Hopefully, we are all familiar with that moment we had a great business idea. You saw it all happening for you, customers, money, receiving awards and growing the business. And then, you started wondering if you should pursue the idea or not. If you pursued the idea you got your answer one way or the other. If you are not part of that group and the idea is still in your head this article will take you a step closer to knowing whether or not you should pursue a business idea. The questions are based on research and experiences of those who have started and what they found out along the way.
Have you done your research?
When I ask this question the answer is always “yes”. Emphatically at that. However, when I ask “drill down” questions like the average invoice size, the margins and support systems required the truth reveals itself. And this is the whole point. You think you have an idea until you have answer questions from someone who has decent experience in the business. So before jumping into that idea perhaps do some deep research.
Do you have a target market?
Another question I love to ask which usually blows things wide open is “who are your target customers”? While there is no completely right answer I can tell you that the less detailed the answer the less likely it is that you have a business idea and more likely you have a fantasy. A good answer looks something like “our customers are small businesses which want an internet presence through a website and are looking to pay $200 a year including running costs”. A bad answer is something like “everyone”. Please understand, you can have everyone as your customers but targeting everyone is really difficult.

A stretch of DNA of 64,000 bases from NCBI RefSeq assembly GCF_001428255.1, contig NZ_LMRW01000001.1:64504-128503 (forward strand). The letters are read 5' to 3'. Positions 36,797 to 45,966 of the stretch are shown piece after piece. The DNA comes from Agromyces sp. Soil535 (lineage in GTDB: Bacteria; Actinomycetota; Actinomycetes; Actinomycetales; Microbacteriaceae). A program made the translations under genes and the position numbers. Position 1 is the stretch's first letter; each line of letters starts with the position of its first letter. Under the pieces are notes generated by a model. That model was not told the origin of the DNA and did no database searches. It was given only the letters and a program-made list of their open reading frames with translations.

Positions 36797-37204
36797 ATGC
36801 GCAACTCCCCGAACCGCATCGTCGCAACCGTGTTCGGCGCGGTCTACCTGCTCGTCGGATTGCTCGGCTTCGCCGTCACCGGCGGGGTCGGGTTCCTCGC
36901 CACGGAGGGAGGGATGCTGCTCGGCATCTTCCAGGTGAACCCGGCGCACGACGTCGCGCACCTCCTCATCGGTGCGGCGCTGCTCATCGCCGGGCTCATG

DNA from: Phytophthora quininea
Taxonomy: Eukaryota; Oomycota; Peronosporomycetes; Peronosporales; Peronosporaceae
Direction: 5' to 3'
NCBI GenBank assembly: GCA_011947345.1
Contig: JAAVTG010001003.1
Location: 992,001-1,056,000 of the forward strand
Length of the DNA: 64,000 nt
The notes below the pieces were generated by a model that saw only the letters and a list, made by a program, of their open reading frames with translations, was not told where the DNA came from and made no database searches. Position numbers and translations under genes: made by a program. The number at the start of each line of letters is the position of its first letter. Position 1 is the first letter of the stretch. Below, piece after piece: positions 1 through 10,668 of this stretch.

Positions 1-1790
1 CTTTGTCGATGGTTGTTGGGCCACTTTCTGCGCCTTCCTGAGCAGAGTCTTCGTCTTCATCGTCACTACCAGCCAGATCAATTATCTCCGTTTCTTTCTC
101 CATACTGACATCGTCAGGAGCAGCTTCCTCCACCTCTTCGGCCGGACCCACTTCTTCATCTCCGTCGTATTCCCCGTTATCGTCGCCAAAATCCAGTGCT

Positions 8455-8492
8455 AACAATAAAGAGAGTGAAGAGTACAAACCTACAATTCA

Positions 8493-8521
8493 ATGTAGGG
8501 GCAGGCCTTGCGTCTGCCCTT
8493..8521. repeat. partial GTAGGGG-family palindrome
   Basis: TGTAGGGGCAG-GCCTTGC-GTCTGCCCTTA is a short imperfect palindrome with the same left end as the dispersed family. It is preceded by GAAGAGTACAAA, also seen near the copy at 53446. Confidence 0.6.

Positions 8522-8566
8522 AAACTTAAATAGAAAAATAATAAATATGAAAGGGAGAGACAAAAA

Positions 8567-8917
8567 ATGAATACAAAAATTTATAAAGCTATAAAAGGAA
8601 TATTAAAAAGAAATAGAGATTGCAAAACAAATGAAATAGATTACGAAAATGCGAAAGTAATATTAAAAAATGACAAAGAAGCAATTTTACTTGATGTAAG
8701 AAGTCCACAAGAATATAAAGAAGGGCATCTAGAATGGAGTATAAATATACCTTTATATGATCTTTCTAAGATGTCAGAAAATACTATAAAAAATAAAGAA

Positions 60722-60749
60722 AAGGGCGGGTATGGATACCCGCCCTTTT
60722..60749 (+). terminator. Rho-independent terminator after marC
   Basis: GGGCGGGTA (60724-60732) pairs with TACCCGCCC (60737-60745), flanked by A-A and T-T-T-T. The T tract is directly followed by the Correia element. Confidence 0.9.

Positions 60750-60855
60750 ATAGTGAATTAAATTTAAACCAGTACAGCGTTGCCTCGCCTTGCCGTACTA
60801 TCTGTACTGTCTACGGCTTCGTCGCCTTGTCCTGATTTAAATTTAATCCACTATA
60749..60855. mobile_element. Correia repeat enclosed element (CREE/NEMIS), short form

Test the idea
In my opinion, the most important thing to find for a new business is customer number 1. If you have read many articles of mine you are probably sick of reading “a business is a customer”. I still stand by it. Customer number one is important for many reasons but we can roll them all up into the phrase “proof of concept”. With a real customer number one or a few test customers, you have a feeling for the true cost (money, time and energy) of doing business as well as the processes involved and true profitability to know if the idea is scalable and how much.
Do you have the time, energy, resources?
The reality is running a small business will demand a lot of you. Particularly the aforementioned time, energy and resources. Do you have what it takes to do it on a large scale? Is the product scalable along any of these measures? Do you have it in you to deliver consistently? We want the answer to be yes to all but reality often differs from that.
Is the timing right?
This is more a problem for people who want to establish new businesses in a new market so to speak but we all need to consider for our business ideas. Is the timing right for the product? Skype was a great product in the mid-2000s as were other mobile messengers like ICQ and MSN. However, they were both ahead of their time. For those in existing markets consider whether the market has hit saturation yet. This is a period typified y widespread competition, decreasing margins and change in customer expectations.
have you planned for this?
Do you have a plan? Do you have a solid written and researched plan for the business or are still just thinking? Business plans are great and there is Startupbiz for that. But you will find that you will need a greater plan outside the business plan to support it. Your life will change. Time, money, energy will all need to be directed to the business and that responsibility will all fall squarely on your shoulders. So get the business plan from Startupbiz but add to that a plan for your new life. And I know someone is thinking you cannot plan for what you don’t know but it is better to have a plan and change it than to have no plan.
Assess yourself and your business idea honestly when it comes to these things. You will know if you are ready to start that small business or perhaps you need to spend a bit more time in the metaphorical lab to get your formula right.